The site lies within two ‘top tier’ (i.e. highest risk) COMAH areas, due to nearby oil tanks and LNG storage tanks. Milford Haven is Europe’s largest LNG import site and the LNG tankers would be crossing right in front of Egnedol’s plant.
Hazards from those sites include flammable liquids and gases, fires and explosions. Two overlapping COMAH sites are defined as “domino groups”, with increased risks and potential impacts of major accidents.
I believe that the drawings submitted as part of the planning application omit basic safety features for gasifiers. In 2009, the European Commission issued guidelines on how to minimise health and safety risks of biomass gasifiers, to which the UK’s Health and Safety Executive had contributed.
Without a flare, there is no way of preventing a build-up of pressure inside the gasifier in the event that a gas engine malfunctions and shuts down.
If the pressure was to become too high, the plant would explode. A gasifier without a flare would basically be a ticking time-bomb – and in this case, a time-bomb right next to some of the UK’s most dangerous industrial infrastructure.
Egnedol’s representatives responded to those concerns by claiming that in such an event the gas would be transported to storage tanks across the road – with no indication as to how this could be achieved within a few crucial minutes, and in disregard of the European safety guidelines.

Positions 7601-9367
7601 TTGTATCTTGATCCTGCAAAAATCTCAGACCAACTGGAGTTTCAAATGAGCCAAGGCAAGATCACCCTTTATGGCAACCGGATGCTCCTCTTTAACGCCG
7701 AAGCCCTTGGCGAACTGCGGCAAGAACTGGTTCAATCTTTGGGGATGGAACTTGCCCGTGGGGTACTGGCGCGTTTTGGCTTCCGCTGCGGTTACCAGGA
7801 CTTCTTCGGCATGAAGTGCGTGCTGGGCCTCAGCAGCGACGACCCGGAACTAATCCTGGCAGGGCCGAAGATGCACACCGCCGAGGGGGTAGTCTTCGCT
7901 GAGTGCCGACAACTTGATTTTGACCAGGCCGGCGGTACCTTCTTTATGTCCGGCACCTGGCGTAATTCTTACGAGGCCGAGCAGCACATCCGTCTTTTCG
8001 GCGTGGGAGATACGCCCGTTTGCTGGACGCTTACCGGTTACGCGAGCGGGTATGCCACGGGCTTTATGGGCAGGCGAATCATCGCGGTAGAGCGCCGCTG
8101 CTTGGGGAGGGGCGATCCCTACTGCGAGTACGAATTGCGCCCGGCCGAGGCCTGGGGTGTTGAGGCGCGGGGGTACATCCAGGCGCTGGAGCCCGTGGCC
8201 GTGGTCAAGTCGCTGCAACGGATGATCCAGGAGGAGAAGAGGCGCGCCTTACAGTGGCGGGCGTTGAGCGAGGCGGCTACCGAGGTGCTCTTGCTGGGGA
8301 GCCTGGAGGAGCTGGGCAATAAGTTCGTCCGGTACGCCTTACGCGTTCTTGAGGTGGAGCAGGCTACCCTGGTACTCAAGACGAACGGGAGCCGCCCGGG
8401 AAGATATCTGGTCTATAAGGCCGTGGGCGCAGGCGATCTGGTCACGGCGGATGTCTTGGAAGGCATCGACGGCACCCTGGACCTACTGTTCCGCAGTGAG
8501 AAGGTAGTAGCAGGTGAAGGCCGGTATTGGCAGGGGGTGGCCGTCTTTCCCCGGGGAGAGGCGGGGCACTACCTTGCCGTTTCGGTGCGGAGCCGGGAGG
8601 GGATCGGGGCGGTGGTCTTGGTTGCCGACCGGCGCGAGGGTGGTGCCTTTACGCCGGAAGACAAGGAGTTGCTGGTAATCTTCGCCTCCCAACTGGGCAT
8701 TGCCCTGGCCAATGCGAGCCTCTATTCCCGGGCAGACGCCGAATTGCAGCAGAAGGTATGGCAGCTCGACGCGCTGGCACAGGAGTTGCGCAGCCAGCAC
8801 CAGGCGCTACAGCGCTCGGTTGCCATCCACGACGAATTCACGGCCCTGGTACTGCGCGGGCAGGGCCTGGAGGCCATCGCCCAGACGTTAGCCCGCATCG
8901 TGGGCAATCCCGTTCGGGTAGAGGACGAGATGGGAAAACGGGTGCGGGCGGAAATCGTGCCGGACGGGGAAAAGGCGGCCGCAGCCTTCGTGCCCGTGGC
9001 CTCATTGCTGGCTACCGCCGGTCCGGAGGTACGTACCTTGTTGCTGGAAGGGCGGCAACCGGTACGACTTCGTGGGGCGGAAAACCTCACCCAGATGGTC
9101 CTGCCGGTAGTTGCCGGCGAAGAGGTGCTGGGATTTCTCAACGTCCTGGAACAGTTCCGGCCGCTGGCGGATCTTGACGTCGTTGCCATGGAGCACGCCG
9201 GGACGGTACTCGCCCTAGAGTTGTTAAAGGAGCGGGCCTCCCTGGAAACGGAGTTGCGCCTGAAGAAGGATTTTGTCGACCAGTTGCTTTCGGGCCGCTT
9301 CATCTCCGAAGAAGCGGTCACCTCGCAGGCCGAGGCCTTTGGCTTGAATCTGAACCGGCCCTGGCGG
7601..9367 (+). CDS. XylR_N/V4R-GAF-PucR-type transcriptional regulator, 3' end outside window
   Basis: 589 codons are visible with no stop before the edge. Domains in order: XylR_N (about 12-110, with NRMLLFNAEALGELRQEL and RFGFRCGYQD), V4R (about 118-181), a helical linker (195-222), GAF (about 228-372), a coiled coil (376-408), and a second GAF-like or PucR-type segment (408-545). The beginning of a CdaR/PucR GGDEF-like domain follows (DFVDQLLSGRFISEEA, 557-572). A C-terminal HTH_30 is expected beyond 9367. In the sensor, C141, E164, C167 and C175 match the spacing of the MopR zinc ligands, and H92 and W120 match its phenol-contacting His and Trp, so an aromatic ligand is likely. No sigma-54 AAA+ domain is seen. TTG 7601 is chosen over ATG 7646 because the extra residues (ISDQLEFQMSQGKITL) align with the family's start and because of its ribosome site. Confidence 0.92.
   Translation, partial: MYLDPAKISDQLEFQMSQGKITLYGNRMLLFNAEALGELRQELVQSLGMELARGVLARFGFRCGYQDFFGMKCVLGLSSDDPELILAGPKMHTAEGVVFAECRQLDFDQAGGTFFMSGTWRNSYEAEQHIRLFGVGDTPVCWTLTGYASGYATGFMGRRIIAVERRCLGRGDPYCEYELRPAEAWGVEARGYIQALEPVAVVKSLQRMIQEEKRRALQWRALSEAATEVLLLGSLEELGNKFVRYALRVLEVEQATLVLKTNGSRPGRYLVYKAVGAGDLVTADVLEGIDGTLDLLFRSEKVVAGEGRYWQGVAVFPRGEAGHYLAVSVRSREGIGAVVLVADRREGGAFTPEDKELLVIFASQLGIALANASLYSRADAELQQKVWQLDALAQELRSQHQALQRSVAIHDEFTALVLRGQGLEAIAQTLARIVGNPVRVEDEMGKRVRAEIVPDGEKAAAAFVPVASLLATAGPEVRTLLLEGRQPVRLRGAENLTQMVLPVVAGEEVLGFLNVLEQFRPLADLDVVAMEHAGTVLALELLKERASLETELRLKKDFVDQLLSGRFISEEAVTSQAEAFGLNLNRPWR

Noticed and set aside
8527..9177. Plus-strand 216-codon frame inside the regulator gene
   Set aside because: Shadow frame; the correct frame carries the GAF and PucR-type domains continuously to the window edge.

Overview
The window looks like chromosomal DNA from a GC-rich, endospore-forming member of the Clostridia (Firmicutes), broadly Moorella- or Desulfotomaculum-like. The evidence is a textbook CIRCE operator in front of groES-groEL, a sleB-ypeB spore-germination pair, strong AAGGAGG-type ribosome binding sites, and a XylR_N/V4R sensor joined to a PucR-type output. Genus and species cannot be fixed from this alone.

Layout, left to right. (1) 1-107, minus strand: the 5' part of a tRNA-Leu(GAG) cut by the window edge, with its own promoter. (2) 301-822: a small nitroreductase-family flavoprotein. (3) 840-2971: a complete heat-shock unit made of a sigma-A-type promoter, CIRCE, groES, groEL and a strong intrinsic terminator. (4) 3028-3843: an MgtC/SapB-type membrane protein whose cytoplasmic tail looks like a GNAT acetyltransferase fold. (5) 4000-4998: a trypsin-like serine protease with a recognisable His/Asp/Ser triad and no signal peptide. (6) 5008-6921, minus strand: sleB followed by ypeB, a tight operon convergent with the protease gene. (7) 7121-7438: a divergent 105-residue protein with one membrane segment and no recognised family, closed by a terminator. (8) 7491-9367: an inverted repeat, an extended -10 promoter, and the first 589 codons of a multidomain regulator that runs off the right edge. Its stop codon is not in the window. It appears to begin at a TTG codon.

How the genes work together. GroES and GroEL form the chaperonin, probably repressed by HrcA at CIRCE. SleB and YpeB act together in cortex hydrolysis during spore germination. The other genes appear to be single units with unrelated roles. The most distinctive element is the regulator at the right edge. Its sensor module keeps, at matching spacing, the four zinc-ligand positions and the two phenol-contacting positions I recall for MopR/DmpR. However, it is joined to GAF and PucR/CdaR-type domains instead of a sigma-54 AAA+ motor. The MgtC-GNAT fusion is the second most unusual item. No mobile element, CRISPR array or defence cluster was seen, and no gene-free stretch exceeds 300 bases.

The Planning Inspector tasked with making a recommendation to Welsh Ministers opened a second consultation round in the autumn. Objectors were told that they could only comment on the impacts of the plant on the site’s ecology.
Other representations, including about the risks to the lives of residents and workers, would be ignored. As was a joint letter by Pembrokeshire Friends off the Earth, the Environment Network Pembrokeshire and Biofuelwatch.
This letter expressed alarm “that fire and explosion risks continue to be ignored entirely, despite the fact that Egnedol proposes to build a plant that contravenes safety guidelines, thus posing a significant explosion risk inside two COMAH zones.”
The Health and Safety Executive commented that it had no objections because there would be no “explosives” on the site – a reference to the fact that syngas is not legally classified as flammable or explosive, even though it is both.
It has shown no concern about the fact that a gasifier breaching vital safety guidance could be built right next to LNG tanks and ships. Its failure to raise an objection has stopped the local authority from objecting on health and safety grounds.
Welsh Ministers are yet to determine the application, but the other agencies’ unwillingness to consider the health and safety of local people does not bode well. Worryingly, the Welsh Government is not merely the ‘neutral’ arbiter of the planning application, because it sold part of the site to Egnedol in 2015. Pembrokeshire Council sold Egnedol the remainder.
The fact that such a – literally – explosive proposal could be granted in Wales is particularly alarming: unlike England, Wales has passed a Wellbeing of Future Generations Act, which should ensure that the planning system prioritises wellbeing goals, one of which is the goal of maximising physical and mental health.
Fortunately, there is a high chance that Egnedol will never manage to build and start up its gasifier even if it obtains planning permission.
Yet planning consent for Egnedol would prove to me that the planning and regulatory system across England and Wales will not protect the lives of local people, even from some of the most dangerous proposals.
Almuth Ernsting is a co-director of Biofuelwatch.